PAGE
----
Scan 3So, I asked and was pleased to receive Jack Glass as a Christmas present and it was always going to be my first proper read for 2013. I will admit that there were two big attractions for me: (1) the astonishingly lovely cover which you can see alongside and really caught my eye and (2) and the subtitle “the story of a murderer” which is intriguing for a sic-fi novel. It was also the first time I had read anything by Adam Roberts and it’s no spoiler to say that I’m going to be looking for more of his stuff.

The novel starts with a bit of scene setting by someone who is identifying themselves as a Doctor Watson figure and tells us what we need to know about what we are going to read, which includes the following:

A quantity of blood is spilled in this story, I’m sorry to say; and a good many people die; and there is some politics too. There is danger and fear. Accordingly I have told his tale in the form of a murder mystery; or to be more precise (and at all costs we must be precise) three, connected murder mysteries.

And so we are presented with a prison story, a regular murder whodunit and a classic locked-room mystery. In a properly sci-fi setting with lots of technical stuff which I always love. So this looked like it was going to be a real treat and I am very pleased to say that I wasn’t at all disappointed and read it in two sittings. All of the stories are equally fascinating but its worth noting that the first one, set on a prison asteroid where seven men have been sentenced for eleven years to mine the thing so that it can be turned into a luxury dwelling of the mini-planet style at the end of that period, so they have to cooperate to survive, is fairly brutal and grim and quite astonishing in its ending and the effects ripple into the rest of the book. That’s not to say that the other two stories are not as good, as they most certainly are, but they are more traditional and less gorily violent (well I thought so at least).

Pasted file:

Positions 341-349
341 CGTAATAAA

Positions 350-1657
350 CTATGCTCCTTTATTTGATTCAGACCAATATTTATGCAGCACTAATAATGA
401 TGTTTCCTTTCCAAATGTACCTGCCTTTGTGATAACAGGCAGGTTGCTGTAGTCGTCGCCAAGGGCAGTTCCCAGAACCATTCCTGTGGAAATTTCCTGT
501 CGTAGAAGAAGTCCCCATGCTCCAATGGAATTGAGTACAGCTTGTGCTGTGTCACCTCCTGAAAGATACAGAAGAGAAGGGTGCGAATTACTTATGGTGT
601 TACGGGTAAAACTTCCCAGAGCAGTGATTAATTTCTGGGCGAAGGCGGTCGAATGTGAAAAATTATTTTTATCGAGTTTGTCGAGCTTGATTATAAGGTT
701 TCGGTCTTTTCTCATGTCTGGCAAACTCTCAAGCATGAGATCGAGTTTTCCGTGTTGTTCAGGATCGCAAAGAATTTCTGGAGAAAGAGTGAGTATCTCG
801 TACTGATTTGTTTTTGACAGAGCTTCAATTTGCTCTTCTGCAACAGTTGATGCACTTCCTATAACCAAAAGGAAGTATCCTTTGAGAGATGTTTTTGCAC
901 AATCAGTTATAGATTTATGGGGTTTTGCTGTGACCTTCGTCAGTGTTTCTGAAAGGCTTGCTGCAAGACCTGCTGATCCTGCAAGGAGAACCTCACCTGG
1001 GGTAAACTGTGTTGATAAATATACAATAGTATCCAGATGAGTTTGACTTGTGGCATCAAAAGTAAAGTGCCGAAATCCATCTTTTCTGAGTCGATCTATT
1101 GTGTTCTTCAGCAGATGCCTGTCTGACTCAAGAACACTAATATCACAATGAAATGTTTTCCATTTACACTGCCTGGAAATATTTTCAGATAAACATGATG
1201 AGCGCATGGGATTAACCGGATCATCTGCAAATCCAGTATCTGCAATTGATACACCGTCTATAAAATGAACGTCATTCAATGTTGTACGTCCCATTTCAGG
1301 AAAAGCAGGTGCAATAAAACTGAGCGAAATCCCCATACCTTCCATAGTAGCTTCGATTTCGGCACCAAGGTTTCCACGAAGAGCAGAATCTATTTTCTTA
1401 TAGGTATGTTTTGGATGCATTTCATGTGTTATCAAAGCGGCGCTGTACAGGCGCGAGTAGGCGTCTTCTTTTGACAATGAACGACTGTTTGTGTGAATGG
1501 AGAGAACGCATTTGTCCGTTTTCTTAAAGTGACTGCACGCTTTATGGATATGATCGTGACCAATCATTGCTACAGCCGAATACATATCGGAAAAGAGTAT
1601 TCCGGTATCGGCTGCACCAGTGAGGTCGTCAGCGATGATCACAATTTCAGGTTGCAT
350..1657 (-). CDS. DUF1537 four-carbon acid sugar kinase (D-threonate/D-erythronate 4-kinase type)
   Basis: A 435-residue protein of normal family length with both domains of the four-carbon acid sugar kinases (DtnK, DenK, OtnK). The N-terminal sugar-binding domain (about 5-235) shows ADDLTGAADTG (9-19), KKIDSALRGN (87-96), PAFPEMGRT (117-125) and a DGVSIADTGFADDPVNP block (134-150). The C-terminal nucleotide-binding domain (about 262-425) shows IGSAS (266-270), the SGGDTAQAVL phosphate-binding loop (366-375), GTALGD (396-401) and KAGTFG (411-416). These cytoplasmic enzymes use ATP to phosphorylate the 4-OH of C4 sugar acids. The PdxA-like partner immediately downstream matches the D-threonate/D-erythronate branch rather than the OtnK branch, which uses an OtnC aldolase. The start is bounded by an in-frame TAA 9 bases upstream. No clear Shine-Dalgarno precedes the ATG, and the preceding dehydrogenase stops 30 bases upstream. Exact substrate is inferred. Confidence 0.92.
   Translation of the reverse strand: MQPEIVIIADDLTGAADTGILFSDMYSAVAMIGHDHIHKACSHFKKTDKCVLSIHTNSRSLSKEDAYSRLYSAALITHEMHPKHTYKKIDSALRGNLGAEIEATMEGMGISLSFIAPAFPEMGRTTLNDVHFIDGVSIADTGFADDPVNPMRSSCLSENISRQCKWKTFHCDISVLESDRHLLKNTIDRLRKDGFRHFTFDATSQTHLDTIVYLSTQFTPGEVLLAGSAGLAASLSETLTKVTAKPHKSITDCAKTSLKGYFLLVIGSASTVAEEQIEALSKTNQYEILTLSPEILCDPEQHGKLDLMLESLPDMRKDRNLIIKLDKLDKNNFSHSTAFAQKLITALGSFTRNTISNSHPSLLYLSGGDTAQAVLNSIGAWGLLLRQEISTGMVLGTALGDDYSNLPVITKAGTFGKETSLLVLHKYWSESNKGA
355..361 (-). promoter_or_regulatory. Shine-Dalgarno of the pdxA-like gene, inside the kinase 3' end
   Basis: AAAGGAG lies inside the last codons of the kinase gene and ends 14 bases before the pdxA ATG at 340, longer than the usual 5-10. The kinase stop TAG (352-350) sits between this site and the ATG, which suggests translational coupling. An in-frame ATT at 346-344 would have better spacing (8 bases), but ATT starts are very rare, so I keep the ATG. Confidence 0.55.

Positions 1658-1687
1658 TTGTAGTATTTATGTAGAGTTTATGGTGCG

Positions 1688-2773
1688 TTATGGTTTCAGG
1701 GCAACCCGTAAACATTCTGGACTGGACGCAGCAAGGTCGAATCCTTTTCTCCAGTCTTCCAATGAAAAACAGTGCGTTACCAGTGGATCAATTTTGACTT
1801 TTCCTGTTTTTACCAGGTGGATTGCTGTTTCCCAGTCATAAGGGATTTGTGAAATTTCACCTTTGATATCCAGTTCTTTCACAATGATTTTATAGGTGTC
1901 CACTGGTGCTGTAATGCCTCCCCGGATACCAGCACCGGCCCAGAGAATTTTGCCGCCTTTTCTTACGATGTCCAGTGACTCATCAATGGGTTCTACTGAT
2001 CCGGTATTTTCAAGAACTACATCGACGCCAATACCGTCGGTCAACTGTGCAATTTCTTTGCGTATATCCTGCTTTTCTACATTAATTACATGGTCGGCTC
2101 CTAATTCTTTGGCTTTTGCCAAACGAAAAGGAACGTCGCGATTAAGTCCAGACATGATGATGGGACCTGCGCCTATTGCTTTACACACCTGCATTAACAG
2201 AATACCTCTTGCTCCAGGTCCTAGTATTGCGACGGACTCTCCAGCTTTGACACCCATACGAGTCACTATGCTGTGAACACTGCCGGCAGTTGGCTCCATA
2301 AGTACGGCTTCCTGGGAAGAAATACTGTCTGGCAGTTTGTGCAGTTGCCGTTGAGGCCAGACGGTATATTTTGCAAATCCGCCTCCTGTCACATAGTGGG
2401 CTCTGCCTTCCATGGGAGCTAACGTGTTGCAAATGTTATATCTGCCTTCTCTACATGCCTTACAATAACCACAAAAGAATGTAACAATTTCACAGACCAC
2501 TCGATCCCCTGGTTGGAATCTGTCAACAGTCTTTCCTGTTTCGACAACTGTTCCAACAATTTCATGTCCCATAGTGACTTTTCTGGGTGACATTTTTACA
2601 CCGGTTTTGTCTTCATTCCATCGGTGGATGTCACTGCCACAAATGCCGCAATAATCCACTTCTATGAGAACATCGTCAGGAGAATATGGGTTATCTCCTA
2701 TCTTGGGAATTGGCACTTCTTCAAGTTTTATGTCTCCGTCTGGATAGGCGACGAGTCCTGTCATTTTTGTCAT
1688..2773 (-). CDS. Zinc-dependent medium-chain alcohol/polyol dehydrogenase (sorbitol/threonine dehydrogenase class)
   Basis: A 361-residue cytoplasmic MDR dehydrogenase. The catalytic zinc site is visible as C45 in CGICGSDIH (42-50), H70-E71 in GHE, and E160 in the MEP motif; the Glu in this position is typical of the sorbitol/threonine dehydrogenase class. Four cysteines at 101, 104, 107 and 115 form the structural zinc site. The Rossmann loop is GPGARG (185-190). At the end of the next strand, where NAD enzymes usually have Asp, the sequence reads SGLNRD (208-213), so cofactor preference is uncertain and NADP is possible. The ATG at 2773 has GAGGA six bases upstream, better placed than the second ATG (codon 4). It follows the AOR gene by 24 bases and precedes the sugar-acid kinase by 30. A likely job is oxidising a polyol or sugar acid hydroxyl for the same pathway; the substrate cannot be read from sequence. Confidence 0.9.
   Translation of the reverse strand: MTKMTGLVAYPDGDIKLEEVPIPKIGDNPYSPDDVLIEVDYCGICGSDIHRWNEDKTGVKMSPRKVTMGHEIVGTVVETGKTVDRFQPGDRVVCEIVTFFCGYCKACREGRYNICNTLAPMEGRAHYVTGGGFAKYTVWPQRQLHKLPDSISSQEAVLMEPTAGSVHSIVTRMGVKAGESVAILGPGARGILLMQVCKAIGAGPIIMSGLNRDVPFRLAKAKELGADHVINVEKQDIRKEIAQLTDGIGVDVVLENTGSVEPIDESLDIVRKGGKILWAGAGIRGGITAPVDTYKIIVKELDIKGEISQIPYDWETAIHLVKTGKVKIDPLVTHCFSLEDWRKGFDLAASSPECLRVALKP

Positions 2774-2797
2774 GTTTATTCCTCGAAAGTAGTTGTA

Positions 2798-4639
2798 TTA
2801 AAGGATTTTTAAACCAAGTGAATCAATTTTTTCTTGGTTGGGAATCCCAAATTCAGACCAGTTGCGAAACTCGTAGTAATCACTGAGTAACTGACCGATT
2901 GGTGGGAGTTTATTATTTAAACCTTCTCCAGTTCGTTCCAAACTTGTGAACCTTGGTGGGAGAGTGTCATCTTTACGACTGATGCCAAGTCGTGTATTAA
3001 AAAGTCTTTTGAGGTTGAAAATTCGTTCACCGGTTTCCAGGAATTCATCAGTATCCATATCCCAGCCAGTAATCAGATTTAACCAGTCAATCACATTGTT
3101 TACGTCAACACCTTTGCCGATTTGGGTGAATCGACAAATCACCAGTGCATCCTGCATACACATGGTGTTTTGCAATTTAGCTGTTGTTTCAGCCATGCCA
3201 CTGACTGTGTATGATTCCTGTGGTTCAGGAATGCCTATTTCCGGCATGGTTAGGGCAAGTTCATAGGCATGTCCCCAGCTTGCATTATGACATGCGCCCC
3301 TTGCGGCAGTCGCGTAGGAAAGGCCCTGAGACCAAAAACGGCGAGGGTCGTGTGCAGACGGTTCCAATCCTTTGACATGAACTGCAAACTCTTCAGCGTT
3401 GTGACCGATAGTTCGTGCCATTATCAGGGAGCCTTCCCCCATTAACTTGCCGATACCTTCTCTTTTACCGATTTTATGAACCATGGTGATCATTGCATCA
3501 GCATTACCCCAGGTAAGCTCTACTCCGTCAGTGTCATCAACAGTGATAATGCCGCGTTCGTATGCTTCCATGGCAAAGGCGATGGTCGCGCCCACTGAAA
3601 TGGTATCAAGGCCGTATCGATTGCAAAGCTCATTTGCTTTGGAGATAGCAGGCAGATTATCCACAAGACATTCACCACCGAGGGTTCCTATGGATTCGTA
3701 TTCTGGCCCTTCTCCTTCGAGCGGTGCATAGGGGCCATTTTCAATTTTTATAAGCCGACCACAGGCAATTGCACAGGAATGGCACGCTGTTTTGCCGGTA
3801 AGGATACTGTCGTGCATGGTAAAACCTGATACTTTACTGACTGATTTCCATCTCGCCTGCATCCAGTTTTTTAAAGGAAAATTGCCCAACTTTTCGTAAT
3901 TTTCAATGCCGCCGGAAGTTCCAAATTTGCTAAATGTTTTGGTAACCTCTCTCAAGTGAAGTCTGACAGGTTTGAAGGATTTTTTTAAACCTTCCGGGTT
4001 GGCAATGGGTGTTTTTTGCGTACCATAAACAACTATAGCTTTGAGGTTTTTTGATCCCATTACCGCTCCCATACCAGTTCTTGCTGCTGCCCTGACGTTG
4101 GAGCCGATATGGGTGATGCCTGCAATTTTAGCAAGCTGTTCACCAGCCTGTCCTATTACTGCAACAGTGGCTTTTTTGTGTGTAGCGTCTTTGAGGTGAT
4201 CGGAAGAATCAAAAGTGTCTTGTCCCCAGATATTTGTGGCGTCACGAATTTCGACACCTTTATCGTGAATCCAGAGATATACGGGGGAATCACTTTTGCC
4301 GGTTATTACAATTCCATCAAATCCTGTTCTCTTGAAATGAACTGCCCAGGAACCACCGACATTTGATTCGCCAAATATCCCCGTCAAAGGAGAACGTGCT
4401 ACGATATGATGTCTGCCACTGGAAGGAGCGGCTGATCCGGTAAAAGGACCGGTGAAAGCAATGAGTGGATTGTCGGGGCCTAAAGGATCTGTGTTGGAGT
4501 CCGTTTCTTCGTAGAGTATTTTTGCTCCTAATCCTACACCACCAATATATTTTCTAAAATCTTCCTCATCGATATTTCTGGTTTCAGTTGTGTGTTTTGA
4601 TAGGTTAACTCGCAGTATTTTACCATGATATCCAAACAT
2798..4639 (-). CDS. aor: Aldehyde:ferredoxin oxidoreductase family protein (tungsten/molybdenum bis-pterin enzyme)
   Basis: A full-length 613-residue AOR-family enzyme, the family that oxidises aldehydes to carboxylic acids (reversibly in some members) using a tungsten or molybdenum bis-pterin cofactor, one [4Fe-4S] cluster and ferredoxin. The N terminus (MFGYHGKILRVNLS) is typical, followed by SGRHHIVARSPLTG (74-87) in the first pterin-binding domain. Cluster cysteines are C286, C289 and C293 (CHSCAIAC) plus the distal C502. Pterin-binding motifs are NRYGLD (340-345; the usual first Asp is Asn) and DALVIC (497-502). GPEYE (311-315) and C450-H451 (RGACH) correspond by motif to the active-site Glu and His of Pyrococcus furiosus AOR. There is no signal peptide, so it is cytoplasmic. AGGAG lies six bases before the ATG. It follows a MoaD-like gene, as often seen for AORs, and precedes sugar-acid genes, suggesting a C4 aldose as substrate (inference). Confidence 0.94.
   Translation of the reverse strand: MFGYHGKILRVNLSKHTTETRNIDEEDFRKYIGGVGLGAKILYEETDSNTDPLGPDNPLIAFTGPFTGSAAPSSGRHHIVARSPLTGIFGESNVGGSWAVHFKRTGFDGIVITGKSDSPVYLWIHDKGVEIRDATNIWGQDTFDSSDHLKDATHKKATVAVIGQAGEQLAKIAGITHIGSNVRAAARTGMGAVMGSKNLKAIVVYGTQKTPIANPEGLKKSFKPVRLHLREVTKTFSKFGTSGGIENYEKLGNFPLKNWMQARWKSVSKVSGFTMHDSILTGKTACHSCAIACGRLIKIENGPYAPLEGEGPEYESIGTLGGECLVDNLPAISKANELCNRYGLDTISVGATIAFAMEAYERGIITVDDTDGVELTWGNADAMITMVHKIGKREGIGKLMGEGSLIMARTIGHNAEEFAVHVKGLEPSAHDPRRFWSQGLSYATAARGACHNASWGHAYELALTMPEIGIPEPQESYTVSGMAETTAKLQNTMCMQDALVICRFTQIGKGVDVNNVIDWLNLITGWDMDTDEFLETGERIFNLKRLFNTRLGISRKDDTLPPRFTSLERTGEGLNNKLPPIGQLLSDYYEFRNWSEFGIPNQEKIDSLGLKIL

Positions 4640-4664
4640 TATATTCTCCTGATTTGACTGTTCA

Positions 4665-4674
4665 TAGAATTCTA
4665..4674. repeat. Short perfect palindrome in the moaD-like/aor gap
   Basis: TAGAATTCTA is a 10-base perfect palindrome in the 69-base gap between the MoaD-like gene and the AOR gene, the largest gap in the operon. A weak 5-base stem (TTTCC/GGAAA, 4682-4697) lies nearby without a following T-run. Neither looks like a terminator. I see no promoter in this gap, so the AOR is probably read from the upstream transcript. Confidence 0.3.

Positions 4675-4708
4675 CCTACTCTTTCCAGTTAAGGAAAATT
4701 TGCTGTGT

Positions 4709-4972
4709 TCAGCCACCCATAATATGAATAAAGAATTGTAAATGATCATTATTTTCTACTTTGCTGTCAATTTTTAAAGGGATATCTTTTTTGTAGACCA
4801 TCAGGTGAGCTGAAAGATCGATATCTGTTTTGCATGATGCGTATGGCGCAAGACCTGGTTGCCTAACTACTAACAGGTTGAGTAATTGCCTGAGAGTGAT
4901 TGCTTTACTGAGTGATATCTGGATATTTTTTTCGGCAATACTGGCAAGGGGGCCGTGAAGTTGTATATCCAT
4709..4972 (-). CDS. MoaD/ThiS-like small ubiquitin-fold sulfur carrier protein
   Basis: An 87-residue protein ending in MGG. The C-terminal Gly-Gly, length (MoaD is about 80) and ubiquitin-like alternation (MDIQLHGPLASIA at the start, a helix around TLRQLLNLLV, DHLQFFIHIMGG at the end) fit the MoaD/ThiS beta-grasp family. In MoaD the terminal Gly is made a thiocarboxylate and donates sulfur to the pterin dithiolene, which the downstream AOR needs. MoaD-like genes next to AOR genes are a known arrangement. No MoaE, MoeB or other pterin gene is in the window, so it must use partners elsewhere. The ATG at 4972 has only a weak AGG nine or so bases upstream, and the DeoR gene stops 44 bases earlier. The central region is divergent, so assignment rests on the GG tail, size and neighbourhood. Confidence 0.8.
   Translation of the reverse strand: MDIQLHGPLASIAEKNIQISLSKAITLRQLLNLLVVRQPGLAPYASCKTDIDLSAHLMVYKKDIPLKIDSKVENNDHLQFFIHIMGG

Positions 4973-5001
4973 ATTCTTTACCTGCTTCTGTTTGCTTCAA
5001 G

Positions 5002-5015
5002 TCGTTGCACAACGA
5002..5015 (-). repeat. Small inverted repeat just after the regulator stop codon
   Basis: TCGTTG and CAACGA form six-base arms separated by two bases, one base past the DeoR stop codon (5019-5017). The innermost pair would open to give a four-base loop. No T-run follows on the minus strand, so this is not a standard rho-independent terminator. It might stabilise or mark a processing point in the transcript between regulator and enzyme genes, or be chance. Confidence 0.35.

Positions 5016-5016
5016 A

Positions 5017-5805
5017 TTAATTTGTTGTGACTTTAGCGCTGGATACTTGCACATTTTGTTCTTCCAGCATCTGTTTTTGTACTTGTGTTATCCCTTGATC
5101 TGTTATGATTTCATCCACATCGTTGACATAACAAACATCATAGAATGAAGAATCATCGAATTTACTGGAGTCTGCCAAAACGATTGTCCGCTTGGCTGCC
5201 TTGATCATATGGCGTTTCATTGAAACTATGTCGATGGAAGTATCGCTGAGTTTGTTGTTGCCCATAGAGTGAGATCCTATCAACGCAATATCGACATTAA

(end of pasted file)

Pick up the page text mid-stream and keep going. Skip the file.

As always I don’t want to say too much about the plot because the fun is in discovering whats seems to be going on as things unfold, but Jack is a compelling character, much more complex than the set up might lead you to believe. And I developed a bit of a girly crush on Diana, one of the other key characters who is a rather privileged fifteen-about-to-turn-sixteen year old faced with some significant events. The world-building is also excellent but never force-fed so you begin to understand the political and other structures as the story unfolds rather than huge chunks of exposition.

13sfexp2001I really recommend this one, loved it, and it proved an excellent read for the 2013 Sci-fi Experience.

Couple of small things:

  • the opening section identifies the murderer(s) but I totally forgot by the time I got to the last story particularly, so it was a bit of a revelation and I felt like a total idiot when I realised I should have known;
  • the author’s drive for writing this was to bring together some of the conventions of Golden Age sci-fi and detective fiction (which I think he has achieved admirably); and
  • a Champagne Supernova is a real thing that astrophysicists are pondering, named after the Oasis song (which is a favourite) and made me giggle
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